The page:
Rep. Renzi Steps Down From More House Panels

An Arizona congressman temporarily stepped down from two more House committees on Tuesday, less than a week after the FBI raided his wife's insurance business.

Rep. Rick Renzi announced in a statement Tuesday that he was taking a leave of absence from the House Financial Services and Natural Resources committees. He stepped down from the House Intelligence Committee last week.

The Arizona Republican said he had been "the subject of leaked stories, conjecture and false attacks" about a 2005 land exchange that is now being investigated by the U.S. attorney for Arizona.

"None of them bear any resemblance to the truth," Renzi said.

Law enforcement officials confirmed in October that they were scrutinizing a land deal that benefited a Renzi friend and business associate who was also a campaign donor. Last Thursday, the FBI raided a Sonoita, Ariz., insurance business owned by Renzi's wife, Roberta.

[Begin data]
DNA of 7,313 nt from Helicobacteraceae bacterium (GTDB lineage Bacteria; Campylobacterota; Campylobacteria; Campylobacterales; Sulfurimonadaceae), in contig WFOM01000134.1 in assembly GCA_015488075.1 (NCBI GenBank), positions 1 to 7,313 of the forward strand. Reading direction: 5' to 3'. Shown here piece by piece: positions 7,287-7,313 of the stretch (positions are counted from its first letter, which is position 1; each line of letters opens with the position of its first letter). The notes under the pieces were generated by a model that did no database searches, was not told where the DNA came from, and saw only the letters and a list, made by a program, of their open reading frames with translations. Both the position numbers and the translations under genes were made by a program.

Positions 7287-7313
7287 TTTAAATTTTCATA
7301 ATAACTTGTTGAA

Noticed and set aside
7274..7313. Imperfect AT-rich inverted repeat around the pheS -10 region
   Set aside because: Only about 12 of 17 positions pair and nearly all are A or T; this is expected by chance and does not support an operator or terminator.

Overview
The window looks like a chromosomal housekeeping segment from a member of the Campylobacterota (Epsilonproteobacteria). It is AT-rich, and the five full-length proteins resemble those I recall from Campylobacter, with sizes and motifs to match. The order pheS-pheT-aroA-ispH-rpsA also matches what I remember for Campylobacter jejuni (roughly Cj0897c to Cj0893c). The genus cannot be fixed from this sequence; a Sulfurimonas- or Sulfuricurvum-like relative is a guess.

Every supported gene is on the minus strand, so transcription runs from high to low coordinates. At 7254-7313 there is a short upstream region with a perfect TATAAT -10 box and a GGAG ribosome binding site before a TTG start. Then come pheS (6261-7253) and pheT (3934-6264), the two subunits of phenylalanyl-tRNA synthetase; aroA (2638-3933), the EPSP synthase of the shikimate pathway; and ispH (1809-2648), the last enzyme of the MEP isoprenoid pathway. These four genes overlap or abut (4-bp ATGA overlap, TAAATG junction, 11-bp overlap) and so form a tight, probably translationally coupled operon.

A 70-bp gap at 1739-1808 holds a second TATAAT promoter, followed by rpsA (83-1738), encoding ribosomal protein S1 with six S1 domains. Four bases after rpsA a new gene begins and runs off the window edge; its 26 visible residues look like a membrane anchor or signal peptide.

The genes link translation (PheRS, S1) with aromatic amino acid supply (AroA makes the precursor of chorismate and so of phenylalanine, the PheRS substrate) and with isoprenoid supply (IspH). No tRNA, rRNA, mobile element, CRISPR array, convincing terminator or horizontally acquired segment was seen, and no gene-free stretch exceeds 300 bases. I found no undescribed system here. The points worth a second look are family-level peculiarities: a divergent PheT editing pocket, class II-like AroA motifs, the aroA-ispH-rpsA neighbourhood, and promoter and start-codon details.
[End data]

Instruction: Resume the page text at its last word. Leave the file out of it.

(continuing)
Renzi has denied all wrongdoing. His lawyer did not return several calls for comment Tuesday.

According to state records and officials involved in the land deal, Renzi helped promote the sale of land that netted his former business partner, James Sandlin, $4.5 million.

The property eventually was to be part of a swap in which potential buyers could exchange it for land owned by the federal government. Such deals are common in the West, where the government owns vast tracts of land. Renzi had said he wanted to prevent encroaching development near the Fort Huachuca army post and to protect the environmentally threatened San Pedro River.

But Renzi never introduced legislation in Congress to complete the swap for the new owners.

Tuesday, he said he had asked Rep. Ed Pastor, D-Ariz., introduce the land exchange bill "so that no one can question the motivation behind the land exchange which I and other leaders from both parties have argued is critical to the future of Arizona."

Pastor said he would think about introducing a new version of the bill. He said he had no immediate plans to do so.

House Minority Leader John Boehner, R-Ohio, said Tuesday that he appreciated Renzi's decision.

"I know it was made with the best interests of the House, his constituents and his family in mind, and I look forward to seeing this matter resolved swiftly," Boehner said in a statement.

The raid on Renzi's business happened the same day that Rep. John Doolittle (news, bio, voting record), R-Calif., temporarily stepped down from the House Appropriations Committee. Doolittle is under scrutiny for his ties to former lobbyist Jack Abramoff.